Bette Davis dances with Errol Flynn in The Sisters.
The Sisters was Bette Davis's follow up to her Oscar winning turn in Jezebel. It was the first of two movies she made with Errol Flynn (not counting Warner's 1943 all-star war effort Thank Your Lucky Stars in which they played themselves). Originally Flynn (fresh off his Robin Hood success) was given sole billing above the title but Davis fought for – and received – her name above the title as well. As she pointed out to the powers that be at Warner Bros., “Errol Flynn in The Sisters” had an unintentional sexual connotation. This B&W 1938 melodrama was based on the novel by Myron Brinig, although the studio changed the ending after preview audiences reacted negatively to the original outcome as written in the book.
The movie opens at an inauguration celebration for Teddy Roosevelt's presidential election in 1904. The city is Silver Bow, Montana. In attendance are the three Elliot sisters, Louise (Bette Davis), Helen (Anita Louise) and Grace (Jane Bryan). The story follows the three of them (but focuses mostly on Louise) and the men they wed, over the course of the next four years. The movie ends, like it began, at a presidential inaugural ball, only this time for William Taft in 1908. In between Louise survives the San Francisco earthquake of 1906 in a brief but well done special effects sequence.
Flynn plays Frank Medlin, an alcoholic newspaperman with an incurable case of wanderlust. He meets Louise during the opening ball sequence, they elope and she runs off to San Francisco with him. He eventually abandons her and sails for Singapore on the eve of the big quake. Although this is not the greatest role either of them would play - by a long shot - they do manage to create a few minor sparks together. Bette Davis is in nice girl mode as Louise, while Flynn is less roguishly heroic than usual. Director Anatole Litvak makes good use of close-ups in their romantic scenes together, showcasing Flynn's impossibly handsome face and Davis's large expressive eyes. Both do fine work with a decent script.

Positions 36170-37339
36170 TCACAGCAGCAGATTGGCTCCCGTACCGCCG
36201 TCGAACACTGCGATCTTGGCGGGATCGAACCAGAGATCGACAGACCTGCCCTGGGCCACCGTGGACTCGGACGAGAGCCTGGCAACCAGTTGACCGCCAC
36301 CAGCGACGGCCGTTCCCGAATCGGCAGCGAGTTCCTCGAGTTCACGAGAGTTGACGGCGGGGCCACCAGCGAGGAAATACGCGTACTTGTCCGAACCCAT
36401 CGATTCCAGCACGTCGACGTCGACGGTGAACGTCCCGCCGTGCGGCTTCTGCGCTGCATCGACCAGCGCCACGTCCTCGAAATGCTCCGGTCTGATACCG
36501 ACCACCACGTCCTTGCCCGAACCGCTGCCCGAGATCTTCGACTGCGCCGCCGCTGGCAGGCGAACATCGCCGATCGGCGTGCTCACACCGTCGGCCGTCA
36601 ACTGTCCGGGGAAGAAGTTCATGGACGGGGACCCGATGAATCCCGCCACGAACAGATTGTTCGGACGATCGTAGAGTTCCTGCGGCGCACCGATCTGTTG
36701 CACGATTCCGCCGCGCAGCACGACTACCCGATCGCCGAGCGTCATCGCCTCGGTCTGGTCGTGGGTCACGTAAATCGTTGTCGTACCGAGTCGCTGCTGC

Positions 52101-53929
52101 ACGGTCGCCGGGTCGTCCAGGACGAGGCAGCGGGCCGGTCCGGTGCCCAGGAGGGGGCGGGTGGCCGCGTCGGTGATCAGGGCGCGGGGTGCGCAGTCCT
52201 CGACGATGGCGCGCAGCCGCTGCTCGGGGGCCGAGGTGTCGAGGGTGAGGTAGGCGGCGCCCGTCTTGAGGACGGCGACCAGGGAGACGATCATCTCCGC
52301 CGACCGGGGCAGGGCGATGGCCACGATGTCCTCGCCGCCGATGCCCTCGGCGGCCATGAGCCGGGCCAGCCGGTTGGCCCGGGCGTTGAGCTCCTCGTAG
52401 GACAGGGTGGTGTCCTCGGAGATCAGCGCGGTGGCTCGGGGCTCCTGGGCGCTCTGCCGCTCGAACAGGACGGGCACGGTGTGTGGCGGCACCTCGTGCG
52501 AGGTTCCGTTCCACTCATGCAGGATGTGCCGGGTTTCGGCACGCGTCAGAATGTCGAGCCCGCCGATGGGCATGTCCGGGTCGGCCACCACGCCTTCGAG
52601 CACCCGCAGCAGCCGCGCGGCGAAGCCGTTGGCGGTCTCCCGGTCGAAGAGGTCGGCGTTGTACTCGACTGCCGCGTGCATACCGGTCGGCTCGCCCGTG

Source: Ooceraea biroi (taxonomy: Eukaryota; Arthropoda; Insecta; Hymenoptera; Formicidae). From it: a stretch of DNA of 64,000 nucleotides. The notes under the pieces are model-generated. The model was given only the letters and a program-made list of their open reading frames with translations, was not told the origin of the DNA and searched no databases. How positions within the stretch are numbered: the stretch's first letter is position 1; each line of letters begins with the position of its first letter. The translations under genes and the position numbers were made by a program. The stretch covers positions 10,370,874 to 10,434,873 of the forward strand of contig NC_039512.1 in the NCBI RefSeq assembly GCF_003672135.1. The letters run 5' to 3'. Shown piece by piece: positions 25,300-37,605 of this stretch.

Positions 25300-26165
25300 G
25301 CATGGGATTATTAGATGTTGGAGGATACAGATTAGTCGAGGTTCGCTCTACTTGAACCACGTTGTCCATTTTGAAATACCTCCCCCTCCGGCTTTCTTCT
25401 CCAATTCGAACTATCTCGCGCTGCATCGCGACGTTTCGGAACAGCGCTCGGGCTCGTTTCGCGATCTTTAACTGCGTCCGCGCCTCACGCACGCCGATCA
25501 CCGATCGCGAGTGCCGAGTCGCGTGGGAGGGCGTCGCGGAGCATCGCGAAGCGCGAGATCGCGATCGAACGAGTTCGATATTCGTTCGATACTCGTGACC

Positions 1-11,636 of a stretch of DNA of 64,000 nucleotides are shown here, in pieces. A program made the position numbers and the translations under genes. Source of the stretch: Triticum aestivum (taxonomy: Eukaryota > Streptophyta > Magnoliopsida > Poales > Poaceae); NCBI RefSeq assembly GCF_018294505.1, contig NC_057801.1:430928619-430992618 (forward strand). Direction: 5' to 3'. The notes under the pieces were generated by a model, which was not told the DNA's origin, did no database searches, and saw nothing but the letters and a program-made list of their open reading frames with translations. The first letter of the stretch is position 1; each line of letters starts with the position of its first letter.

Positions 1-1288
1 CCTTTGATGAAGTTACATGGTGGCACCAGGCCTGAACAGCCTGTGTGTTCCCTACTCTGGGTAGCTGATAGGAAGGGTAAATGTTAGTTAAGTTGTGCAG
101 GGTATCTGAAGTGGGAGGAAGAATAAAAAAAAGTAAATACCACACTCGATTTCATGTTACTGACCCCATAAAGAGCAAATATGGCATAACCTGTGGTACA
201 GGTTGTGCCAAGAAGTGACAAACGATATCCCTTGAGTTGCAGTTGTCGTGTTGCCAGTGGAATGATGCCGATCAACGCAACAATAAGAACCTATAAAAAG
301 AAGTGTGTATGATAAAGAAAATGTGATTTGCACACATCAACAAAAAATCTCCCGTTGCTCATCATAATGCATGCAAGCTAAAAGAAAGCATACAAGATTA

The supporting cast is filled with familiar faces. Anita Louise and Jane Bryan do solid – if unremarkable - work as Louise's younger sisters. Alan Hale, Donald Crisp and Harry Davenport all give reliable support in their small roles. Lee Patrick steals her scenes as Louise's earthy, chatterbox neighbor Flora, while Laura Hope Crews (Aunt Pittypat from GWTW) has one scene as Flora's mother. The Elliot sister's parents are played by Henry Travers and Beulah Bondi. This movie has the distinction of featuring a scene where Clarence the Angel shares a bed with Ma Bailey from It's a Wonderful Life. Ian Hunter, Dick Foran and Patric Knowles all play various men in the Elliot sister's lives as well.
Along with the central romance between Davis and Flynn are the marriages of the two younger Elliot sisters. Helen marries the middle-aged but wealthy Sam Johnson (Alan Hale). She's not in love but he can afford to give her the lifestyle she has always dreamed of in New York City. Baby sister Grace weds Louise's rejected suitor Tom Knivel (Dick Foran) and remains in Silver Bow.
The Sisters features a great cast making the most of a rather run of the mill plot. Davis and Flynn bring their unique brand of star power to Louise and Frank. The earthquake sequence is memorable but inferior to the one in MGM's San Francisco from two years earlier. The sentimental happy ending was tailor made to please audiences of the day.
Today The Sisters is remembered for the powerful combination of Bette Davis and Errol Flynn. The two of them would re-team the following year for the Technicolor epic The Private Lives of Elizabeth and Essex. Two very different movies, both of which showcase the charisma and talents of these two iconic stars.
Photos © Copyright Warner Bros. Pictures (1938)